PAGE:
The music of Shakey Graves is an odyssey through genres and worlds.

In the songs he performed at the Center for the Arts Monday, Alejandro Rose-Garcia — the man behind the moniker — wandered through dreamscapes and mansions, family life and death row, encompassing just about every realm of human life.

The first songs were mostly from his latest album, “Can’t Wake Up,” a surreal curveball of a record for an artist who rose to Americana renown with gritty, bare-bones folk rock. Distorted vocals and guitars added to the hazy psychedelia of newer songs like “Counting Sheep” and “Big Bad Wolf.”

Early on he also threw in a couple of tunes-in-the-making, such as “Not Wife,” an ode to all the random people we interact with in minor ways each day — “anyone who brings a bit of joy into that dark corner,” he said. He even tailored his lyrics to the venue.

“What are you doing offseason?” he sang, seemingly off the cuff. “Wanna hang out and go to the Patagonia store with me? That’d be cool.”

As he moved from style to style Garcia quaked with energy and charm. His voice is a sonic pendulum, swinging violently and unpredictably from lulling whispers to rasping howls. There’s no doubting that, from the moment he stepped onstage, he was genuinely happy to be there.

Frequently interlacing his songs with playful meditations on their meaning, Garcia offered his thoughts on desperation, love, anxiety and all the other emotions and ideas that saturate his music.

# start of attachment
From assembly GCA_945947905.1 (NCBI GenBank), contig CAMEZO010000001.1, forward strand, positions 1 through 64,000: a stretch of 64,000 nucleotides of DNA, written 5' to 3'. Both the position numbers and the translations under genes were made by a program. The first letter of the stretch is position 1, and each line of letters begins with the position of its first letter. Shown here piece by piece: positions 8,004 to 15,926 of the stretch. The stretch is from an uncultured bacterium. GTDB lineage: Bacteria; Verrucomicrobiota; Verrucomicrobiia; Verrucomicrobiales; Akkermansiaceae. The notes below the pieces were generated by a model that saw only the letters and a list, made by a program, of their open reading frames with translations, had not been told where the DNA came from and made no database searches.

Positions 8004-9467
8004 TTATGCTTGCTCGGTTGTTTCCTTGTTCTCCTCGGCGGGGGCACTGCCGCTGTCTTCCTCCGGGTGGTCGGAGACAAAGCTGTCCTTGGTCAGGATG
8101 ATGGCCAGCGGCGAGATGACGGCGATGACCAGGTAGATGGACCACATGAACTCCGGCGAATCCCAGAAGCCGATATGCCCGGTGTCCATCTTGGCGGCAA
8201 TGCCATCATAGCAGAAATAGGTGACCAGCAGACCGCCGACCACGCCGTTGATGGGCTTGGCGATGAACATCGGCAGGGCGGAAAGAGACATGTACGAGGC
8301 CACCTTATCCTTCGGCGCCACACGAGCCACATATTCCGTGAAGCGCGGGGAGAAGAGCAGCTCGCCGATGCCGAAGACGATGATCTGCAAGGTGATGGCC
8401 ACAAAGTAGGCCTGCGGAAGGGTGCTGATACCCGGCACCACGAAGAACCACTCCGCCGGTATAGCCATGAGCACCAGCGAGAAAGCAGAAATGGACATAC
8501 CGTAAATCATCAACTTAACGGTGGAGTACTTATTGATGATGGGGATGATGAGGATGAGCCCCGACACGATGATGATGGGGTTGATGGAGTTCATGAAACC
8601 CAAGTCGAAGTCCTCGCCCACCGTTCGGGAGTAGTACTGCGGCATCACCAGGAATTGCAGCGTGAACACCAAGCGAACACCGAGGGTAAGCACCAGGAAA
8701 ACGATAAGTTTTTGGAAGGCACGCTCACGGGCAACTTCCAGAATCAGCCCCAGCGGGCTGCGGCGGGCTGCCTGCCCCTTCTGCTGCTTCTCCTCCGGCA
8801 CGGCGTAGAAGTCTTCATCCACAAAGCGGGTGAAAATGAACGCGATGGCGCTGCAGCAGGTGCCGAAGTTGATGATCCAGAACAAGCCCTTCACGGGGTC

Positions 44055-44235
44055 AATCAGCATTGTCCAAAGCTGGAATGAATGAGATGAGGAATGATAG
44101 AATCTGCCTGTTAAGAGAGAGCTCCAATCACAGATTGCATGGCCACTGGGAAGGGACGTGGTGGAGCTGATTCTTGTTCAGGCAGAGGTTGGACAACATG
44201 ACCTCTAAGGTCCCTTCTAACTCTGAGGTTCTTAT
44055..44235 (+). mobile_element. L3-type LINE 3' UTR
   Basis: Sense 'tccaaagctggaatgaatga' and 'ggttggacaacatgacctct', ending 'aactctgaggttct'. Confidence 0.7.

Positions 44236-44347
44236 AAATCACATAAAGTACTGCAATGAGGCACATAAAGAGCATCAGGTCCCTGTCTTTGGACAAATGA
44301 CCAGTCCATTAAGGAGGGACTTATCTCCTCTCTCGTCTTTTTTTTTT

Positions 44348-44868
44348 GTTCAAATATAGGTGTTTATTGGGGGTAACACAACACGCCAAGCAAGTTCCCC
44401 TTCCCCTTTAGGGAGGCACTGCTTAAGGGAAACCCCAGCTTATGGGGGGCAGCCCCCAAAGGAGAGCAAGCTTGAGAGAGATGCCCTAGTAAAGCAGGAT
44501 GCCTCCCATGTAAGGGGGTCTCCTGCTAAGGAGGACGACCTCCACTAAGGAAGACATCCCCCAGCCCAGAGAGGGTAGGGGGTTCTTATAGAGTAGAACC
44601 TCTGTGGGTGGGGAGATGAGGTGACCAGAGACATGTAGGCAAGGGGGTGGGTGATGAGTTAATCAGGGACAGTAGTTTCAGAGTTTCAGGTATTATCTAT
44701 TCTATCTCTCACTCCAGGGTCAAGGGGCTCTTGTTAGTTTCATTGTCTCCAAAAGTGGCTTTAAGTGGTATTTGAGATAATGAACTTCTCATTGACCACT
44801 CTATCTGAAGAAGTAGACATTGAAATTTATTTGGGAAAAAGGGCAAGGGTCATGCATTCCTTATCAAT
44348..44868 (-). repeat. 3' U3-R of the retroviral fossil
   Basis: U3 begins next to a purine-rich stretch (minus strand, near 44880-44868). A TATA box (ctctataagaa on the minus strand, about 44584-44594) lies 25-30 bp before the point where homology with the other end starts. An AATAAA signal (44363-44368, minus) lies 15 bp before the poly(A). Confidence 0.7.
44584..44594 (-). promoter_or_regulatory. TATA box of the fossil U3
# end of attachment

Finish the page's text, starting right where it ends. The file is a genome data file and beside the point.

He prefaced “Dining Alone” as a whimsical reflection on how “you end up in these continuous holding patterns.” In “Tomorrow” he paused to cringe comically at the lyrics his younger self wrote and explained that “you can f--- up anything you put your heart and mind to in this world. You just can’t be afraid of it and not take steps forward.”

But then he started into “Word of Mouth,” a song about “all the bad advice you’ll get,” and wrapped up his insights with the admission that at the end of the day, he hasn’t the slightest idea when his or anyone else’s words are worth heeding.

Nevertheless, the audience enjoyed the commentary.

“It was cool to hear him talk and give his opinion on his songs,” said Charlie Jones, who works at Teton Mountaineering.

“Word of Mouth” also marked a turning point in the set. The band left the stage, and Garcia dragged his mic a few feet back, toward the signature suitcase kick drum and tambourine that until then had sat untouched at the center of the stage.

That showcased the one-man-band apparatus Garcia used to ascend from the Austin, Texas, music scene to a position of national eminence. Though the bulk of the show was still a full-band affair, he set aside time for the solo act his listeners so revere.

After a while he brought the band back out for a few high-intensity jams like “Built to Roam” and “The Perfect Parts,” inviting the crowd to holler along with the playful melodies.

The show wound down, the band left again, and Garcia revealed one last surprise — “Late July,” a fan favorite that epitomizes his troubadour roots and affirms his songwriting genius. As he finished the final verse he played rapturously, picking like lightning and stomping like thunder.

Then, as abrupt and fiery as any of his hoots and wails, came the final silence. 

Contact Cody Cottier at 732-5911 or

Cody Cottier covers town and state government. He grew up with a view of the Olympic Mountains, and after graduating Washington State University he traded it for a view of the Tetons. Odds are the mountains are where you’ll find him when not on deadline.

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